THE GIACONDA DINING ROOM
If it feels right
Just drive for the light
Denmark Street in W1 is London town’s very own Tin Pan Alley. When Saturday comes long-haired kids with rock star dreams and Dads whose dreams died long ago press their noses up against the windows of the guitar shops while somebody, somewhere is always playing Stairway To Heaven. Short but fascinating it’s a must-visit for any lover of modern popular music. It’s now, somewhat incongruously, home to a dinky little bistro from Australian chef Paul Merrony. But first a drink.
In olden times, well twenty-plus years ago, HS was a hard-working rep for Penguin and this was his ‘patch’. One of the places he went to drown his sorrows was The Phoenix Artist Club just off the Charing Cross Road. Of course this being London it has plenty of history: Noel Coward made his stage debut upstairs in the theatre. It’s one of those places, like say The Cork and Bottle, that unless you’re actually going there you would never go there. If that makes any sense (probably not). Anyway, it’s a convenient place to meet for a drink and it’s blissfully free of tourists or annoying twenty-somethings, although worryingly HS informs me that it’s becoming so hip you might spot Kate Moss having a pint of lager there…whoever she is.
After a pleasant glass of White Rioja we went in search of The Giaconda Dining Room. I use the word ‘search’ advisedly. On the first sashay down Denmark Street we missed the restaurant completely. Only after carefully retracing our steps did we find it. Mind you, it is tiny, more akin to something you might find in France or Spain than London. The latter which seems to have given up the small scale, in the centre, at least. Mr Merrony also appears to have brought all his fans from Sydney with him - the majority of diners sounded Antipodean. Not a problem – I can learn to forgive and forget (the last drubbing we got in The Ashes).
The menu is what one probably calls Modern European with specific biases towards the Latin although the odd English dish or component creeps in there. So to start we were somewhere in France chowing down on a lovely de-boned trotter which was flattened and the skin crisped to a thing of beauty. Underneath was a fatty, messy and, goddamit, unctuous layer of the trotter flesh. Lurking under all this porcine loveliness was some egg mayonnaise and some of those leaves that look like they came out of a bag. Neither of the latter two items were needed but I suppose their presence was indicative of the kitchen’s generosity and its inclination to please the punter. Homemade Foie Gras au Torchon was predictably lovely and rich as only FG can be but there was also a nice little gelee that was by no means the lesser partner.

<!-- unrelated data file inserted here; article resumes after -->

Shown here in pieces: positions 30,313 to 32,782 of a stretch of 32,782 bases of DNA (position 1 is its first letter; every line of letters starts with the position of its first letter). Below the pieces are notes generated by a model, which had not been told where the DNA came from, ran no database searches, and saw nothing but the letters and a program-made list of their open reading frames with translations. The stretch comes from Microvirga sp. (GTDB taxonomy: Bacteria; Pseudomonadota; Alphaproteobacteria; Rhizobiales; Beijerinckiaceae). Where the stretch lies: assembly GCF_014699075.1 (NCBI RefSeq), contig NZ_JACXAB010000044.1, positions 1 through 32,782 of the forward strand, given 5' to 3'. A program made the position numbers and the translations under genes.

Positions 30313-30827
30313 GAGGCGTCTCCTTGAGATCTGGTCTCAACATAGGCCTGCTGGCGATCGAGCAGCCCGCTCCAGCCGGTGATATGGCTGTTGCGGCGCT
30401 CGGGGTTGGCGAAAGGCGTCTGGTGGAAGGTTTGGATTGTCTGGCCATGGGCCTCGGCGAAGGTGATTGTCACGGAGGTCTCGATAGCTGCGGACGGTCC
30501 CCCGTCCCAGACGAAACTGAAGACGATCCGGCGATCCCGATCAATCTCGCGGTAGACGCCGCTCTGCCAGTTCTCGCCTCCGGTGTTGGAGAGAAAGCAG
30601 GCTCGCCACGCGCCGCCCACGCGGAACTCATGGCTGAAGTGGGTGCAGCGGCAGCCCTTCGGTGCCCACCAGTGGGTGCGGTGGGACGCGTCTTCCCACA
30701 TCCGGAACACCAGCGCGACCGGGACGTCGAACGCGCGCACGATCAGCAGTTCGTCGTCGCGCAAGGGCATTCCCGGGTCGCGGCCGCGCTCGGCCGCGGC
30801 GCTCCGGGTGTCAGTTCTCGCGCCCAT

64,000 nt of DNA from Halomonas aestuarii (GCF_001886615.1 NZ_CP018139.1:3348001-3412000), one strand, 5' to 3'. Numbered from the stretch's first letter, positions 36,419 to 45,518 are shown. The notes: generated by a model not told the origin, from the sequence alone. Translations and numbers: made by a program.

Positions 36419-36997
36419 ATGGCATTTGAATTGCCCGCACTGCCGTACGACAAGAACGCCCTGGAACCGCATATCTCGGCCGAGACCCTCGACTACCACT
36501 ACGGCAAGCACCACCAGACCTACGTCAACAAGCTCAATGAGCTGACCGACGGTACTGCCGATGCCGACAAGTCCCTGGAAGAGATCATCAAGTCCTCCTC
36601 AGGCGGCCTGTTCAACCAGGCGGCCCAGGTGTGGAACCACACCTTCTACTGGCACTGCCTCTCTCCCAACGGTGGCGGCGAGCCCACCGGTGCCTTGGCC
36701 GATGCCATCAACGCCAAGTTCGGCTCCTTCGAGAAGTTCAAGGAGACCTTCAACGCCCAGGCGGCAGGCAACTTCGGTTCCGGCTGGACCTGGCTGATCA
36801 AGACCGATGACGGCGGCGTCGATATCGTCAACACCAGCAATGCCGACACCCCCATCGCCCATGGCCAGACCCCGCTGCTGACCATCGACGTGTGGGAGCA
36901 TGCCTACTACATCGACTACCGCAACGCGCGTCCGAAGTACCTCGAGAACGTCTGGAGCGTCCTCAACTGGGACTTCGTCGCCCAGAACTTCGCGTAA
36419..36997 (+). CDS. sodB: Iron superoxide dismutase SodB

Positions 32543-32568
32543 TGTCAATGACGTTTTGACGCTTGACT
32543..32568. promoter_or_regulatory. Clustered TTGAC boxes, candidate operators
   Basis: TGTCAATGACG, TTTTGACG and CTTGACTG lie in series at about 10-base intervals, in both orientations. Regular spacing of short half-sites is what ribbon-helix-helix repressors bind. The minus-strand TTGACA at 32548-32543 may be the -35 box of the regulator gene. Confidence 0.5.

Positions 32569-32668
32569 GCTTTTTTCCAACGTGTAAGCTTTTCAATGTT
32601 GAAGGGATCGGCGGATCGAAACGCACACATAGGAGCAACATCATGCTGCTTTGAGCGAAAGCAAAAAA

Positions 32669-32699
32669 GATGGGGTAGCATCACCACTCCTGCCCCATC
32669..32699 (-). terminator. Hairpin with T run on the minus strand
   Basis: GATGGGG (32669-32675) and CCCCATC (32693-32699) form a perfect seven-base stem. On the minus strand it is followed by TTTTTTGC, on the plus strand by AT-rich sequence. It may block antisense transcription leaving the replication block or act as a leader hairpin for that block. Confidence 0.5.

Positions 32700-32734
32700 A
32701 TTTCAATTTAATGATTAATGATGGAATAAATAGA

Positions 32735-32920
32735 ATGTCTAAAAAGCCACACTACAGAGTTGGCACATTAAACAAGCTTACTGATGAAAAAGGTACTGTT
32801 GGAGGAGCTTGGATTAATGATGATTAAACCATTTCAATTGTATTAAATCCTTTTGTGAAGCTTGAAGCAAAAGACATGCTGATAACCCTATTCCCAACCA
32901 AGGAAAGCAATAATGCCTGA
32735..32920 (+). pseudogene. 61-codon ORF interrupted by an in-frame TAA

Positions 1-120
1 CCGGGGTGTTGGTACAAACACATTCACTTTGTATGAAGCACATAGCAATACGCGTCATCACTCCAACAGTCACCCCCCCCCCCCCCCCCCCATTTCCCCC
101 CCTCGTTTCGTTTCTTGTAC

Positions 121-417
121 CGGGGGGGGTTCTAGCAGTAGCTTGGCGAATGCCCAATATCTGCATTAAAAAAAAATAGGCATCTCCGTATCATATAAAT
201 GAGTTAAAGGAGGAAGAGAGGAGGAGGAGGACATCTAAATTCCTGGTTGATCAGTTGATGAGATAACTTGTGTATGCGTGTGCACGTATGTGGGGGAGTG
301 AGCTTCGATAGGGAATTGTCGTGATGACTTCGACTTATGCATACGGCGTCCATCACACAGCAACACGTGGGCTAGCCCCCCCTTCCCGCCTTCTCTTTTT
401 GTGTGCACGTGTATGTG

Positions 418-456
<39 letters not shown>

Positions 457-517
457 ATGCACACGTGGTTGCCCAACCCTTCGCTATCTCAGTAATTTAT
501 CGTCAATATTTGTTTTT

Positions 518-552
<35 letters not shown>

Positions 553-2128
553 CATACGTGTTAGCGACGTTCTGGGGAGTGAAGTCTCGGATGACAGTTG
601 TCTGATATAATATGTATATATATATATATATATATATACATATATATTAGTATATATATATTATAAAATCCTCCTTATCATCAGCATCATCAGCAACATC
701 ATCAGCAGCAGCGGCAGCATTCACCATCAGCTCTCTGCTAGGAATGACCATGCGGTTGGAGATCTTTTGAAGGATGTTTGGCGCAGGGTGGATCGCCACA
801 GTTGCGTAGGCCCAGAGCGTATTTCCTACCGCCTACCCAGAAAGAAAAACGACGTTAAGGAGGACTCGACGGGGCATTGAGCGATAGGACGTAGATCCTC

HS stayed En France for “Grill of the Day” which was announced as Bavette although having just cooked such a cut I didn’t recognise it as such – this one being a small fist of meat rather than the flatter shape of the Bavette. But who knows, it won’t be the first time I’ve been wrong about something. Probably about the fifth. HS would have been more than happy with just his steak but again the kitchen wanted to add something more, this time in the form of a sliced tomato. Ok, but hardly essential. The Beef was accurately cooked and although not the finest piece of beef I’ve ever tasted was some way from being the worst.
The chips divided us like Tom and Rudy Jordache. HS thought they were good - though tellingly we didn’t finish them off - whereas I found them a bit mealy in texture and not crisp enough. Their taste reminded me, for some reason, of a chippy which may have been down to the cooking medium (dripping ?).
I really lucked out with my Pork Chop. The big lump of pork (not me) had been cooked medium and although the fat could have been crisped up a bit more still delivered the requisite porky hit. Even better though was a beautifully judged Risotto Milanese on which the Pork Chop sat. Rich, creamy and morerish with just the right amount of bite to the rice, it had both of us battling it out to get yet another mouthful in. Impressive stuff.
Of course, after this little lot we could never give the desserts the attention they probably deserved. My Iced Nougat was good although the Raspberries that surrounded it were the star for me. HS’s Apple Compote with Whipped Cream Walnuts was a nice enough combination but perhaps something more seasonal like gooseberries would have been more interesting and apt.
In any case, the criticisms we had had were pretty minor in view of the fact we just had a very good time. Everything is attractively priced, especially given the location, the Wine List had a good mix – it’s always nice to see bottles of Txacoli and Bierzo - at reasonable prices and service from a French lass working by herself was friendly and generally on the ball.
Quite unlike the impression its name may convey there’s nothing remotely enigmatic about The Giaconda Dining Room: it’s just an honest and enjoyable place to have a meal in Central London. We’d go back – which is really all you need to know.